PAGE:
“There’s an opportunity for many leagues and many sports federations to start engaging with their consumers via the digital space,” said Rathbone.
“In many American sports, big international leagues, Formula One, consumers can subscribe directly to content without paying for a TV subscription, and there’s an opportunity here on the continent now if federations can start doing that.
“There are around 300 million people with smartphones across sub-Saharan Africa. If you look at big football clubs in Africa so many of them are not exploiting the digital space on social media. It’s a huge opportunity to monetise the content that they have with advertisers or subscription fees.
“If a club has a million fans and say a quarter of them subscribe for just 50 cents a month, that’s $125,000 a month – much greater than any broadcast TV revenue that they might have got. “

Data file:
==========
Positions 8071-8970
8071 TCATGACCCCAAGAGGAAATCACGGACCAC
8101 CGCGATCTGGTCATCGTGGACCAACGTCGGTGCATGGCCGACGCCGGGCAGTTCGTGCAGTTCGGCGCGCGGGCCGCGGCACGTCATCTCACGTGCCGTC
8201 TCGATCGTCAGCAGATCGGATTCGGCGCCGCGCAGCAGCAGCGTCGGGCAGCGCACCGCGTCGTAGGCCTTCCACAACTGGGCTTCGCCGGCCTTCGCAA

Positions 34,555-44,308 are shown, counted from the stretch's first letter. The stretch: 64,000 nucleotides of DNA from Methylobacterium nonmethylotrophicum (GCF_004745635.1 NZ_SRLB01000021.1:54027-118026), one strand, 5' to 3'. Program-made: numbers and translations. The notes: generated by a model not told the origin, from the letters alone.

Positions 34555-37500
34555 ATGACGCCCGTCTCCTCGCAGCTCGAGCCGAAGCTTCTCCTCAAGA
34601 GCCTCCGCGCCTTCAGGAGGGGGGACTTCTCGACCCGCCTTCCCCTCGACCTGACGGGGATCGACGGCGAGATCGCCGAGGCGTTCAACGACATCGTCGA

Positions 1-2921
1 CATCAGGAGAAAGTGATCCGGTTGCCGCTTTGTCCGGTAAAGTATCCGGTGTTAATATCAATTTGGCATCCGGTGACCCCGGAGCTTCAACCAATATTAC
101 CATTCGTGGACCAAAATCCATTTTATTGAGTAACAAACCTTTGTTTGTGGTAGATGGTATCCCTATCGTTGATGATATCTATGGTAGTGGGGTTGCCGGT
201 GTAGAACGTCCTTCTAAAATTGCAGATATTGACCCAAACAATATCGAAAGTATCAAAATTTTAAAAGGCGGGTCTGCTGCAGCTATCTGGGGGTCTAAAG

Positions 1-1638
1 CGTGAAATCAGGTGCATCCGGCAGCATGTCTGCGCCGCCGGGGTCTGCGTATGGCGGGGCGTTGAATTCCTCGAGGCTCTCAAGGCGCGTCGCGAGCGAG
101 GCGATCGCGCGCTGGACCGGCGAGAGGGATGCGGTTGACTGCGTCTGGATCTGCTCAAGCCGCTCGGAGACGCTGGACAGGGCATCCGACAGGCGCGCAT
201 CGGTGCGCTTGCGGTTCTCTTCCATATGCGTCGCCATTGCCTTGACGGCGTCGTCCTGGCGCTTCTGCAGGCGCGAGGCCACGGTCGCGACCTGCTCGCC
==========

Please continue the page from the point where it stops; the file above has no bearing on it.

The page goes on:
Social development specialist Rachel Aron said she believes that sport can play a part in the continent’s rebuilding process, while benefiting from new sponsors at the same time.
“The sports industry can contribute to promoting and advancing Africa’s social development. It must continue to leverage on existing partnerships, but should also strive to develop new strategic partners – governments, civil society, community-based organisations,” said Aron.
However, the competitions director of the Confederation of African Football, Samson Adamu, feels that the priority is to continue addressing key challenges.
“Of course there are ways to rethink, but we have to focus on issues that were there before Covid-19,” said Adamu. “We still have a big deficit of infrastructure in Africa, facilities are not up to standard, so the problem is still there, but it will be harder.
“We need to develop coaches and youth football, and to be playing matches before we are innovative. Football is the biggest sport in the world because of its simplicity, there’s no point in reinventing the wheel. The continental club competitions remain our biggest drivers, though health is the priority and we’re in no hurry to restart.”